Category Archives: Worship Words

What is the Revised Common Lectionary?

The Revised Common Lectionary is a three-year cycle of Holy Scripture readings that follow the Sundays, festivals, and seasons of the Christian liturgical year.  It was compiled in 1992 by the ecumenical Consultation on Common Texts to provide a balanced scriptural guide for weekly worship that ensures exposure to the main themes of Christian faith and worship. It is ecumenical in nature and overlaps heavily with the Roman Catholic lectionary.

Four texts are assigned for each Sunday and festival:

  • The first reading usually comes from the Old Testament but is replaced by a reading from Acts during the season of Easter
  • Psalm(s)
  • A reading from an Epistle or other New Testament writing
  • A reading from a Gospel (Matthew, Mark, Luke, or John).

The three-year lectionary cycle (A, B, and C) focuses on different portions of the Gospels in each year:

  • Matthew in Year A
  • Mark in Year B
  • Luke in Year C
  • John featured at certain times in each year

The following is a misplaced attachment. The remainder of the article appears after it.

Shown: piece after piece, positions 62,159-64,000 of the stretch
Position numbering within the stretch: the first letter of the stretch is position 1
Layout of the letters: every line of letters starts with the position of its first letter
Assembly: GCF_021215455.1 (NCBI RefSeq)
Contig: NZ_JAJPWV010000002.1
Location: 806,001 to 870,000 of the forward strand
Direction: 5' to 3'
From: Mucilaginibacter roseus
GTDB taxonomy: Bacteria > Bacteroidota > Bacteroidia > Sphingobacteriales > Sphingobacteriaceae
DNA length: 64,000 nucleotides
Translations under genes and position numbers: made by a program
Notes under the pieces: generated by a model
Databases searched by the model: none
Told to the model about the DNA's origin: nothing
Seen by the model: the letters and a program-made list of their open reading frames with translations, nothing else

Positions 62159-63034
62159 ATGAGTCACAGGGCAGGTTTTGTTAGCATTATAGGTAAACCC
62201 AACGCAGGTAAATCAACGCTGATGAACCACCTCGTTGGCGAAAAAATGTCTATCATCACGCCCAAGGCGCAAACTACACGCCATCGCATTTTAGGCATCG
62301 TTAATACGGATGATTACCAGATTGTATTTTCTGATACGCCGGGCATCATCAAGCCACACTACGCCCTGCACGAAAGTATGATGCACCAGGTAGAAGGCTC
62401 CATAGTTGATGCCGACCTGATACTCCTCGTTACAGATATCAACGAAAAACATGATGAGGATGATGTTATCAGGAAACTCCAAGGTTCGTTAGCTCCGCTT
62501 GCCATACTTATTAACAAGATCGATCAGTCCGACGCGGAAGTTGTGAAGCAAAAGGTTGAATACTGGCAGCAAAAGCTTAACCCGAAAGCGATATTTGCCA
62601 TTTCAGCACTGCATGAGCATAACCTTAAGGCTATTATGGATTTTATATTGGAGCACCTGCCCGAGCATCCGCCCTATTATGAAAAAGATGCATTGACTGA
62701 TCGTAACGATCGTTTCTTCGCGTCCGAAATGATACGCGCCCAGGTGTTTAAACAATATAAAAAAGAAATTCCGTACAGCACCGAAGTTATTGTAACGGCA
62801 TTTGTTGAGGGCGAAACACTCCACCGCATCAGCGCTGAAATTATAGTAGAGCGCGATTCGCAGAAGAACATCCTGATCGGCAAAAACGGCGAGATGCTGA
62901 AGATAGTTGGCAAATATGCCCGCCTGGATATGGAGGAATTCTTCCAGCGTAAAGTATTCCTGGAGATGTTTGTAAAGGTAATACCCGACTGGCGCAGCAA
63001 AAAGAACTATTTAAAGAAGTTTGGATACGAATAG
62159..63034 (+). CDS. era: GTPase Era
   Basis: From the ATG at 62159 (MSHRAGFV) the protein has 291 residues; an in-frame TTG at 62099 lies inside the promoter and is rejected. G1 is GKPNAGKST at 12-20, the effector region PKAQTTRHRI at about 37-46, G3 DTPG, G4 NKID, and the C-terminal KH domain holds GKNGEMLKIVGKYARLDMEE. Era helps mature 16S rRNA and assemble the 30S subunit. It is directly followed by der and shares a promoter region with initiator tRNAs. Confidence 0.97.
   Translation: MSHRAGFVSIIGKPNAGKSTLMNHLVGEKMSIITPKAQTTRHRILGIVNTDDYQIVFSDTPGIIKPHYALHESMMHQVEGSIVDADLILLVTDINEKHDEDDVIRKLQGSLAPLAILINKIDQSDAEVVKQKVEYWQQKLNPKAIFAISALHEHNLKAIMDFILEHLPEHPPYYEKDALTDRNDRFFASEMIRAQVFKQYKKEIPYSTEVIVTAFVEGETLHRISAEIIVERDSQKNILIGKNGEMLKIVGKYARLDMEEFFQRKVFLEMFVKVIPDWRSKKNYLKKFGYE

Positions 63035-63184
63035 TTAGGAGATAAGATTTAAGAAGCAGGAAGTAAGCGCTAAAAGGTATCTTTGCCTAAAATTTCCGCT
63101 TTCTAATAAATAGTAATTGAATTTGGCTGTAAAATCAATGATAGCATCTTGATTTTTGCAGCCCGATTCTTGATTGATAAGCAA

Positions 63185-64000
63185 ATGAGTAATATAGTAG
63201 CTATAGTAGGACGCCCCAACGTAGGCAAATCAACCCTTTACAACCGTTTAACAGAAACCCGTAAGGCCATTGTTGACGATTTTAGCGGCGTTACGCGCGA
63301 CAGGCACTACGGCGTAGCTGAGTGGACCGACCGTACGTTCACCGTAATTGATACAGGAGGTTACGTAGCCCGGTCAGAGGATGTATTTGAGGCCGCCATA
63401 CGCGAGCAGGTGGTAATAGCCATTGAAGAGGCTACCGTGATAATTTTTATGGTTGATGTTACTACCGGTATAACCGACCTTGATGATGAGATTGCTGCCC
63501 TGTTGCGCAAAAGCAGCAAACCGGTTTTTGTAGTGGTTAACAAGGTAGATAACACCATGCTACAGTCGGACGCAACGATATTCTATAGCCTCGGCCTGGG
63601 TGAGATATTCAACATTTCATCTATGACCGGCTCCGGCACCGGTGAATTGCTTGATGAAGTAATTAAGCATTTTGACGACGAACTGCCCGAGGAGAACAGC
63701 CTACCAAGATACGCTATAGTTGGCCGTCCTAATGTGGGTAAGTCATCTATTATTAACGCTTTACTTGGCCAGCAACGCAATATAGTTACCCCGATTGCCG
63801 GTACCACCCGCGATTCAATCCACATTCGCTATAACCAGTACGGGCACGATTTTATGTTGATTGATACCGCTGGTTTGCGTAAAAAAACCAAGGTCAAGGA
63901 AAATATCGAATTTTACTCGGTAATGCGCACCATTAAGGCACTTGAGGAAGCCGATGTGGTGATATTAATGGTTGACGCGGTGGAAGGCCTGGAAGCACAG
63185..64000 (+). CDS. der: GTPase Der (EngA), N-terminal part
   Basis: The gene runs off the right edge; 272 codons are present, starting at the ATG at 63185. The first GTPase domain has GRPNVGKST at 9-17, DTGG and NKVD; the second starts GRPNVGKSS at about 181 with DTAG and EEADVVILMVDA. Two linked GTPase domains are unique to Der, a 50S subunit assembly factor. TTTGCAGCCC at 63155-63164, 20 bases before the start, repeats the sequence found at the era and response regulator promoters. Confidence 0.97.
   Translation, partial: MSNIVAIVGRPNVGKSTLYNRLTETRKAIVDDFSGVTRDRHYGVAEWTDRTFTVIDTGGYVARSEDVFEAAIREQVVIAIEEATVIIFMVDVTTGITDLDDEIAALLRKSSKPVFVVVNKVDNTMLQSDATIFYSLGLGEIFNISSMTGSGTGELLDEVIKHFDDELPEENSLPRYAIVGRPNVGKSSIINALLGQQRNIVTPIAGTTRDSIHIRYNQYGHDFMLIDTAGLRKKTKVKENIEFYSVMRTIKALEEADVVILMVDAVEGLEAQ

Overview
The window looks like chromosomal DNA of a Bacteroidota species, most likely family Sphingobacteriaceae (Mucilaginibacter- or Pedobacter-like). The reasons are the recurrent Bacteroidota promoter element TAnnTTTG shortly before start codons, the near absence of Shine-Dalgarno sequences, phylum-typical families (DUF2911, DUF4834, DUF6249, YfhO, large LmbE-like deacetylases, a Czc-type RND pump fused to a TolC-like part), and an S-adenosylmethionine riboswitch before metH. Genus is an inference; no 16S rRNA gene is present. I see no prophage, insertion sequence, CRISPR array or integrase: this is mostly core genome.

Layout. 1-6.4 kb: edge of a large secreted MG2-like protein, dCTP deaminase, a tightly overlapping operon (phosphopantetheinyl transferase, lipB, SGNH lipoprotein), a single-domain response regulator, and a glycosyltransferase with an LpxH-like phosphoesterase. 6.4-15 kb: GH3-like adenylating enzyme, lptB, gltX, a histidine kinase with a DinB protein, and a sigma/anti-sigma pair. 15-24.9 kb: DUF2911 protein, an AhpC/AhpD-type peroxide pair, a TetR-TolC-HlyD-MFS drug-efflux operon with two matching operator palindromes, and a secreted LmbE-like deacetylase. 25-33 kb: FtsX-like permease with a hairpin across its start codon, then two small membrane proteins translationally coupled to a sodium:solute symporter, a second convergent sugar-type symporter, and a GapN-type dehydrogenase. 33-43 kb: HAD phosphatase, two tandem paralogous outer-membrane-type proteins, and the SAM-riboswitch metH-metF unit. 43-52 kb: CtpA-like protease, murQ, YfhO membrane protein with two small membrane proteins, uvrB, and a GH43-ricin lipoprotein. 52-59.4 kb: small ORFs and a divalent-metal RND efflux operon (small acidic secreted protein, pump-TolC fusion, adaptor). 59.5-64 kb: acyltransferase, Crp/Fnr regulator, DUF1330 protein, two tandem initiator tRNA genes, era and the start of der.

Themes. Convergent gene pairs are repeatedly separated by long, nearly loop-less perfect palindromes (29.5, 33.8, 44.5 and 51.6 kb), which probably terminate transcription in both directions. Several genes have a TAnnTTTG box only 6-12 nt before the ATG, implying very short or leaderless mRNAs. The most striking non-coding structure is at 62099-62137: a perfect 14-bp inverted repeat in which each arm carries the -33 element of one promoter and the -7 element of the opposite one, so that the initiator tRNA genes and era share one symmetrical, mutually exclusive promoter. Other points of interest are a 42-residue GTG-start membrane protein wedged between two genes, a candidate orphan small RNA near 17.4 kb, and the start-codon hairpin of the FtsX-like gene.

Worship Words: What does ‘Kyrie eleison’ mean?

“The word mercy in English is the translation of the Greek word eleos. This word has the same ultimate root as the old Greek word for oil, or more precisely, olive oil; a substance which was used extensively as a soothing agent for bruises and minor wounds. The oil was poured onto the wound and gently massaged in, thus soothing, comforting and making whole the injured part. The Hebrew word which is also translated as eleos and mercy is hesed, and means steadfast love. The Greek words for ‘Lord, have mercy,’ are ‘Kyrie, eleison’  that is to say, ‘Lord, soothe me, comfort me, take away my pain, show me your steadfast love.’ Thus mercy… refer[s]… to the infinite loving-kindness of God, and his compassion for his suffering children! It is in this sense that we pray ‘Lord, have mercy…'”

-from the book Orthodox Worship by Benjamin D. Williams and Harold B. Anstall

Painting “Kyrie Eleison” by Soichi Watanabe